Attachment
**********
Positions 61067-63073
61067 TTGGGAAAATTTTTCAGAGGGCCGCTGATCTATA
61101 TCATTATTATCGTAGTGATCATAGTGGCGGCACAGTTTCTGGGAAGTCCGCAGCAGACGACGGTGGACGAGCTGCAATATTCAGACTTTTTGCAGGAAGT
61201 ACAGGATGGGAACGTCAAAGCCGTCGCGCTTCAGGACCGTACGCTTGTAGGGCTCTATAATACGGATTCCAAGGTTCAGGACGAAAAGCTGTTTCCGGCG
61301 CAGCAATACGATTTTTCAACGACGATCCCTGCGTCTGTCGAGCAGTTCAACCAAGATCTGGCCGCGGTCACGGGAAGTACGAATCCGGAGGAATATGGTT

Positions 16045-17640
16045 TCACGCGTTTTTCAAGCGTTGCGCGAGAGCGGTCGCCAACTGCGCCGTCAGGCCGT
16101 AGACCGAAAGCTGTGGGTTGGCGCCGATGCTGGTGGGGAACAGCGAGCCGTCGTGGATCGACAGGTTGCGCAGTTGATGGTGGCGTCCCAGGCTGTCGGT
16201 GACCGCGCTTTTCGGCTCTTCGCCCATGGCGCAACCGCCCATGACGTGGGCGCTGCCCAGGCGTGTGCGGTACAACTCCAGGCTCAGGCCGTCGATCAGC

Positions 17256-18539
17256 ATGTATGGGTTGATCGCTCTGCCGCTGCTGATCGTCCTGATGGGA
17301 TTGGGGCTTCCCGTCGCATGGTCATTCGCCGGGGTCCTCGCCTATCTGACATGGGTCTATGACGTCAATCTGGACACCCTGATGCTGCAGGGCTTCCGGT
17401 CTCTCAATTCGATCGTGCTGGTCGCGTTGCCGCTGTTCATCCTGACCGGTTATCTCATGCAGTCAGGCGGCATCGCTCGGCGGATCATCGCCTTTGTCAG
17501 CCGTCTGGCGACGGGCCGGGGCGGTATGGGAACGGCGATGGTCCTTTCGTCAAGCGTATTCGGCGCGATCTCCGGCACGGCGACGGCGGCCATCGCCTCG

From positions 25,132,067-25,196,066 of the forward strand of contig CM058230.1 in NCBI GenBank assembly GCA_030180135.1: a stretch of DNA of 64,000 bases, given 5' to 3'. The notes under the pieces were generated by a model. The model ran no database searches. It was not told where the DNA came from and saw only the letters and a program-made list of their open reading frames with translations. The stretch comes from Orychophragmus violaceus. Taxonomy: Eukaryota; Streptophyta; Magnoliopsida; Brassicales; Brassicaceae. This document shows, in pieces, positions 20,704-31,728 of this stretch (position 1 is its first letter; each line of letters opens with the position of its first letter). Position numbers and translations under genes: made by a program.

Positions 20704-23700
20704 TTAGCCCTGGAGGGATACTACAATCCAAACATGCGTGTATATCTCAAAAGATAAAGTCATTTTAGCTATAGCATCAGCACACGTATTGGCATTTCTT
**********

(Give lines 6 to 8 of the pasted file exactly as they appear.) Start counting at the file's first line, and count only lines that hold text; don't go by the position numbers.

Positions 16045-17640
16045 TCACGCGTTTTTCAAGCGTTGCGCGAGAGCGGTCGCCAACTGCGCCGTCAGGCCGT
16101 AGACCGAAAGCTGTGGGTTGGCGCCGATGCTGGTGGGGAACAGCGAGCCGTCGTGGATCGACAGGTTGCGCAGTTGATGGTGGCGTCCCAGGCTGTCGGT